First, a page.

Home News Health Over 3,000 early pregnancy cases recorded in Mombasa

Over 3,000 early pregnancy cases recorded in Mombasa

[DSW Mombasa County Reproductive health Coordinator Emily Mwaringa (L ) and the Organisation's Programs manager George Ouma. Photo/Maxwell Ngala]

Cases of teenage pregnancies are on the rise at the coastal town of Mombasa, Emily Mwaringa, the County Reproductive Health Coordinator has warned.

Last year, about 3,000 cases of children below the ages of 18 were recorded at the county government-owned facilities in Mombasa.

Thousands of other cases might have gone undocumented.

Speaking in Mombasa Mwaringa said it is disheartening to see children as young as ten years impregnated.

“Teenage pregnancy is on the increase. There are so many reasons that would actually lead to this, one being the poverty index that we have in Mombasa. Last year, we had 3,000 children below 18 years who were pregnant,” said Mwaringa.

She said upsurge of teen pregnancies is making majority of them drop out of school.

“Some even get married, children as young as 16 years are already married and those are actually minors, they are not supposed to be wives,” she said.

The danger of teenage girls bearing children is that those kids end up being stunted, said DSW Programs Manager, George Ouma.

In Mombasa County, the rate of stunted children stands at 34 per cent, which is higher than that of national level that stands at 26 per cent.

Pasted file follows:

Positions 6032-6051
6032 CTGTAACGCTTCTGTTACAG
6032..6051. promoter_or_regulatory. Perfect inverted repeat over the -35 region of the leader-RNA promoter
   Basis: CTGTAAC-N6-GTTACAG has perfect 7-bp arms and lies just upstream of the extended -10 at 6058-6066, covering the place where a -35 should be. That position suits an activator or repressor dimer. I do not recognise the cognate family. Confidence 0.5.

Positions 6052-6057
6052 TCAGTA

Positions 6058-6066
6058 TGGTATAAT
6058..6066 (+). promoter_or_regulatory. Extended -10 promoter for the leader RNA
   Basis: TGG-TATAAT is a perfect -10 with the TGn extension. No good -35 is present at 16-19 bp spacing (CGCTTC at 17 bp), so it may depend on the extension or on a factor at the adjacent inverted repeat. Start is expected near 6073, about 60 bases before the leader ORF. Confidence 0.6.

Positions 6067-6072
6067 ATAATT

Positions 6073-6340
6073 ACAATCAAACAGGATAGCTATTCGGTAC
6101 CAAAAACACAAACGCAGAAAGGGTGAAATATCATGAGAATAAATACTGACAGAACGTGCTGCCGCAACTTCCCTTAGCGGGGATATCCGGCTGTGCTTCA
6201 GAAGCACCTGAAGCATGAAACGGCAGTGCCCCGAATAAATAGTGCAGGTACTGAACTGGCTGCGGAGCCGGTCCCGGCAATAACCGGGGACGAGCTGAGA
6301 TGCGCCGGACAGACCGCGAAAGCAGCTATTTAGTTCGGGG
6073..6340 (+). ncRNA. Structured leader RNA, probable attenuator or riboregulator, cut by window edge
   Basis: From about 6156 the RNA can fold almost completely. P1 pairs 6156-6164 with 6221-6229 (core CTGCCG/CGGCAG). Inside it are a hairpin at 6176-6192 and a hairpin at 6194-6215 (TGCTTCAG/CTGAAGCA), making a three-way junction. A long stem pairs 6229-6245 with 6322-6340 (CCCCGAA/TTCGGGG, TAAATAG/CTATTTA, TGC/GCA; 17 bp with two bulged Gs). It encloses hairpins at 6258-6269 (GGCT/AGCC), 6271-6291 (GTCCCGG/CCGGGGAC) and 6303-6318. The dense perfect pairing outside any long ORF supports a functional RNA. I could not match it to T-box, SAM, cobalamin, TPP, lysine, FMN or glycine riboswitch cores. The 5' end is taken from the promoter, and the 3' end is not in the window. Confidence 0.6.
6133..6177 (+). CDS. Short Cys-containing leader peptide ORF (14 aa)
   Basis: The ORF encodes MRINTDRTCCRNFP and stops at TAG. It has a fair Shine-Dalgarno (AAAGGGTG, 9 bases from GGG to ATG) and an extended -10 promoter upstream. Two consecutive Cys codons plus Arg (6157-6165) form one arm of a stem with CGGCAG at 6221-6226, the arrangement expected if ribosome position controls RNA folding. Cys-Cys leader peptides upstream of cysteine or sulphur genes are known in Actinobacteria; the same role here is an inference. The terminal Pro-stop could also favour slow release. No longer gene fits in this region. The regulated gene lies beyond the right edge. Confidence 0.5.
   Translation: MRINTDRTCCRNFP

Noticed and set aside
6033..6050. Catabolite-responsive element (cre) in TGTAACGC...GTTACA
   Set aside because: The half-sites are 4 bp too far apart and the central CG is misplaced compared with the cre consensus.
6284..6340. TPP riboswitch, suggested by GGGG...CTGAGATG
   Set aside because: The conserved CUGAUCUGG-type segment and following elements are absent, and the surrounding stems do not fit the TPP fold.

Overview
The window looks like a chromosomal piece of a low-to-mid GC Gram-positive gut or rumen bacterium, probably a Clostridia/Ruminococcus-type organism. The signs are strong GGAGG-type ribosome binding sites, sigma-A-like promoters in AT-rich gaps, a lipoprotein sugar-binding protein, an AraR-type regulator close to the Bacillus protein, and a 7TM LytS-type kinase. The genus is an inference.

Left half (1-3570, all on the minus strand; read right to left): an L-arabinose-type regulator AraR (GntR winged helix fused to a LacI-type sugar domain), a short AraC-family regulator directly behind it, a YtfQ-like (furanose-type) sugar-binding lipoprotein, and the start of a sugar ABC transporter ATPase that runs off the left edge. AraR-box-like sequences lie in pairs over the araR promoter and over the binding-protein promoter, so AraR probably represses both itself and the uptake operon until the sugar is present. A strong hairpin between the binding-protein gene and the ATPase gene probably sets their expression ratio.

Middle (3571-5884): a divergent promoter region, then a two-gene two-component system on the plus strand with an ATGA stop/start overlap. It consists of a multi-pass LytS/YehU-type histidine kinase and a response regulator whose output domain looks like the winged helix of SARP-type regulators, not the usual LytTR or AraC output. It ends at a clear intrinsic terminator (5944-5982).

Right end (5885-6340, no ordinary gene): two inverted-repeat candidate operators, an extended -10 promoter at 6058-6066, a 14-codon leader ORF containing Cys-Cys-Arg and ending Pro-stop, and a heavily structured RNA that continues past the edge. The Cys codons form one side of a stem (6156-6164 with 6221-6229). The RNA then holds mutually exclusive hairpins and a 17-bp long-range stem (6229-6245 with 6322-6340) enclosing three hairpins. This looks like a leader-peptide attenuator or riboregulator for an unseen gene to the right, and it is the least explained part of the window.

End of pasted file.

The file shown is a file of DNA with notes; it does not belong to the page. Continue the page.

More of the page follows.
Stunting is reduced growth rate in human development, which is primary manifestation of malnutrition in early childhood or even before birth, due to malnutrition during fetal development brought on by a malnourished mother, according to experts.

Teenage girls getting pregnant lack adequate knowledge on how to raise young ones, and due to poor feeding practices, poor maternal nutrition during pregnancy and breastfeeding and poor sanitation where they stay, kids may end up being stunted, said Ouma.

He said there is need to engage the policy makers at the county level, who are the MCAs, to make sure that they allocate funds on family planning programmes and nutrition.

“No one would like to see a child is stunted, no one would like to have children who do not perform well in school and no one would like to see children who are underweight.  Our main message is to actually request MCAs, to work with us towards investing in nutrition and family planning,” said Ouma.